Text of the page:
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Old 09-13-2007, 12:25 PM   #1
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Water in Furnace Ducting


Hi,

I just had my furnaces cleaned and was told I have a problem with water in the ducting. My house is what is called an up/down duplex. The basement is a separate living space (was always designed to be) so has its own hot water, furnace etc. The ducting for the downstairs furnace is in the floor, it was laid and the concrete poured over it during construction.


I'm not sure what to do about it. I could probably get a sump pump to remove what's there now (and plan on doing so). The furnace company says I need to discontinue use of that ducting and put in new ducting as it will just continue to build up over time. Since the basement is fully finished, and rented out, this is no small thing.

Does anyone have any advice? I'm not sure who I should be calling to see what my options are.

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Old 09-13-2007, 09:52 PM   #2
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Water in Furnace Ducting


My first question would be how much water? If it is minimal and the leaky area can be rerouted, then a water vapor remover is a possibility. A co-worker has one and he used it to remove the mold and moisture from his very water damaged bathroom. It was $3k but they can be rented.

I'd say the real issue is the continual leak if it is persistant and then if there are mold concerns. Rerouting pipes is a popular and cheap way to resolve slab leaks.

If the issue is ground water seaping into the ducts and not pipes, maybe you can have a Rescue Rooter type place do an "inside the pipe" re-pipe. They run a balloon through the broken pipe and when it expands and dries, it works like a new pipe.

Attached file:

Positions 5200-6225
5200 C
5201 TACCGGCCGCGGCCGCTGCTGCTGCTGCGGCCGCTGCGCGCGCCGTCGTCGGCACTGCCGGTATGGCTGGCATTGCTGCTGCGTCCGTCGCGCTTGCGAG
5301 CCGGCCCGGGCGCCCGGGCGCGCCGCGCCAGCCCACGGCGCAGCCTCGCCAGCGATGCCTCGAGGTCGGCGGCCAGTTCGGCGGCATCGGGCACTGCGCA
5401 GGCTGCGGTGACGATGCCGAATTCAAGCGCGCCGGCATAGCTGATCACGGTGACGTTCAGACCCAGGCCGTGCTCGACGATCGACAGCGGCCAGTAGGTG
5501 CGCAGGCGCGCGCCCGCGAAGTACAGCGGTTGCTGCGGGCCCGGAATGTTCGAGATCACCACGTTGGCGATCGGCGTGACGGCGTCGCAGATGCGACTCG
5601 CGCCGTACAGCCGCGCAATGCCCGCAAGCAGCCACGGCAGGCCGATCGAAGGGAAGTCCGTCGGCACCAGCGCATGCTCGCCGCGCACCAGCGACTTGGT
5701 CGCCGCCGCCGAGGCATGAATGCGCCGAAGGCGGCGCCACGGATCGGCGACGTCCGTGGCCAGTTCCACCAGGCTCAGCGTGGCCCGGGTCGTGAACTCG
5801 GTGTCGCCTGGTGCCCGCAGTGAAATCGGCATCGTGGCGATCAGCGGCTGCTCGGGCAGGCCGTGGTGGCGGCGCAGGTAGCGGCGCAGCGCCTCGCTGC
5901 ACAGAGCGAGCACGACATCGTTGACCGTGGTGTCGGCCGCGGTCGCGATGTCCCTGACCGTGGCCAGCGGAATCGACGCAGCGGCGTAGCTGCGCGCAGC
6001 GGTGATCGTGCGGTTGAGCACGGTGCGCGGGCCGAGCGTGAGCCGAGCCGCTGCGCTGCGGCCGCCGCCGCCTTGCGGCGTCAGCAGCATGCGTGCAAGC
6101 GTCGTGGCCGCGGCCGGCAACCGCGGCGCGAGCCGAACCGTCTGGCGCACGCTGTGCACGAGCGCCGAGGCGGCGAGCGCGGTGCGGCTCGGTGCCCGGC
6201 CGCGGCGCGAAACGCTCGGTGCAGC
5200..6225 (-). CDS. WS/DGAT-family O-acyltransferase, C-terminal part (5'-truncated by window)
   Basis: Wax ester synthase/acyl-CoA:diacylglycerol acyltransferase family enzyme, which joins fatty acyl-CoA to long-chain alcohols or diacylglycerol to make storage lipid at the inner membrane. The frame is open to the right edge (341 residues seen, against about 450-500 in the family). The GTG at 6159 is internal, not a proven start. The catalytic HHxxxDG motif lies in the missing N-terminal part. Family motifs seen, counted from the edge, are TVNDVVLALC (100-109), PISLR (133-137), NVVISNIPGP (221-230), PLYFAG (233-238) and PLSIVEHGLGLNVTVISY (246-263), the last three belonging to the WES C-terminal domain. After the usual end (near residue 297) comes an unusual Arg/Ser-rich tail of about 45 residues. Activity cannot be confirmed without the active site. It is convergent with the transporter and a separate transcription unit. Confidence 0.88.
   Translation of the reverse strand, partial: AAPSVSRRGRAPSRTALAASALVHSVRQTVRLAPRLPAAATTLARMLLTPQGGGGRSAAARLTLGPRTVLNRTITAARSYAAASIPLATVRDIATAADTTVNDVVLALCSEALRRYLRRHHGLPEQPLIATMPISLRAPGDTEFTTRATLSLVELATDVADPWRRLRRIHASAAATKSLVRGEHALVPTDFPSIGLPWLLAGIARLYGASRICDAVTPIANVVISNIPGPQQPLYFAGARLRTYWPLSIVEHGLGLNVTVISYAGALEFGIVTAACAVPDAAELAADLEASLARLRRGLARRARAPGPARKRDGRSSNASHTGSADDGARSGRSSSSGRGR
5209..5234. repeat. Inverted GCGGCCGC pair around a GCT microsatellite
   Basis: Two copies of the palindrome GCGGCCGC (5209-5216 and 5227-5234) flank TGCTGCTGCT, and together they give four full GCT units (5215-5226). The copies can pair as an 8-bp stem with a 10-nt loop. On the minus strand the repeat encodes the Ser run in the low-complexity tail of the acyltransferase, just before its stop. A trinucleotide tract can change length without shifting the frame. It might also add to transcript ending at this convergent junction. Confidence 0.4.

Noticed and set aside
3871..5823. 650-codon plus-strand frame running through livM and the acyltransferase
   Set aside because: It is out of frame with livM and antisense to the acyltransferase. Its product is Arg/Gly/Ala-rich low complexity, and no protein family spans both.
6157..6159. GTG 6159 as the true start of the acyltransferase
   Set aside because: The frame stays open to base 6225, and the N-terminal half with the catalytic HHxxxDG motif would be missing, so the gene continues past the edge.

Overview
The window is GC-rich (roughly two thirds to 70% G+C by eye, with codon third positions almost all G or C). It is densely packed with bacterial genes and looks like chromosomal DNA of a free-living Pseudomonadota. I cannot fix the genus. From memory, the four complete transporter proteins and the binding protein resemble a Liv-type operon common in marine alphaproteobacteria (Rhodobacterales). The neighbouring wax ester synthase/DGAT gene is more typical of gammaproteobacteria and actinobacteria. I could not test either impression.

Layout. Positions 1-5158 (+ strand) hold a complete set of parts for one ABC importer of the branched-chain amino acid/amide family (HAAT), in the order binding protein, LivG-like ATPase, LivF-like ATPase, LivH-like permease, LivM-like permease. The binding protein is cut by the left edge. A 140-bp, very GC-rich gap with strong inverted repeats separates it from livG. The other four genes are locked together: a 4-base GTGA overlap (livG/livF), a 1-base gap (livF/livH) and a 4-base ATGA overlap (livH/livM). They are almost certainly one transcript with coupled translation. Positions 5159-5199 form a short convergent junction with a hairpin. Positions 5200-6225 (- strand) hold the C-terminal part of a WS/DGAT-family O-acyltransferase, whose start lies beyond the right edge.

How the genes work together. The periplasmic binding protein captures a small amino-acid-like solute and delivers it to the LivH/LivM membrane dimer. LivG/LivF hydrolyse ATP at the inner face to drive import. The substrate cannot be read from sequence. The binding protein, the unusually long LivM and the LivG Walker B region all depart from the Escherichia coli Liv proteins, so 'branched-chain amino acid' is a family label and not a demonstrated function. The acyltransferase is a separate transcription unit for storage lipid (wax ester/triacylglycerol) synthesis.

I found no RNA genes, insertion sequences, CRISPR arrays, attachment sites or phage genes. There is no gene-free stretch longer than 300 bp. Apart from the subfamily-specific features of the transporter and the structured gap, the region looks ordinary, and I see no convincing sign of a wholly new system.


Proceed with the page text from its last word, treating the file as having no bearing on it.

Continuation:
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Old 09-13-2007, 11:57 PM   #3
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Water in Furnace Ducting


Thanks for the response.

I don't think anything can be re-routed without major repairs/renos. The ducting is under the concrete floor. I suspect it is ground water seepage as it's in the bedrooms, far from any water pipes and we had a really hard downpour the other day for over 12 hours straight.

My plan was to dry it out (sump-pump?) and then monitor it to see if it recurs and if so, how quickly. If it stays dry, then that's great, but I'm doubtful.

When you refer to re-piping inside the existing pipe, do you mean the hot air ducts? That's an interesting idea and definitely worth looking into if that's available here.
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Old 09-14-2007, 06:54 AM   #4
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Water in Furnace Ducting


Yes, I assume repiping the ducts could be done just the same as a normal pipe.
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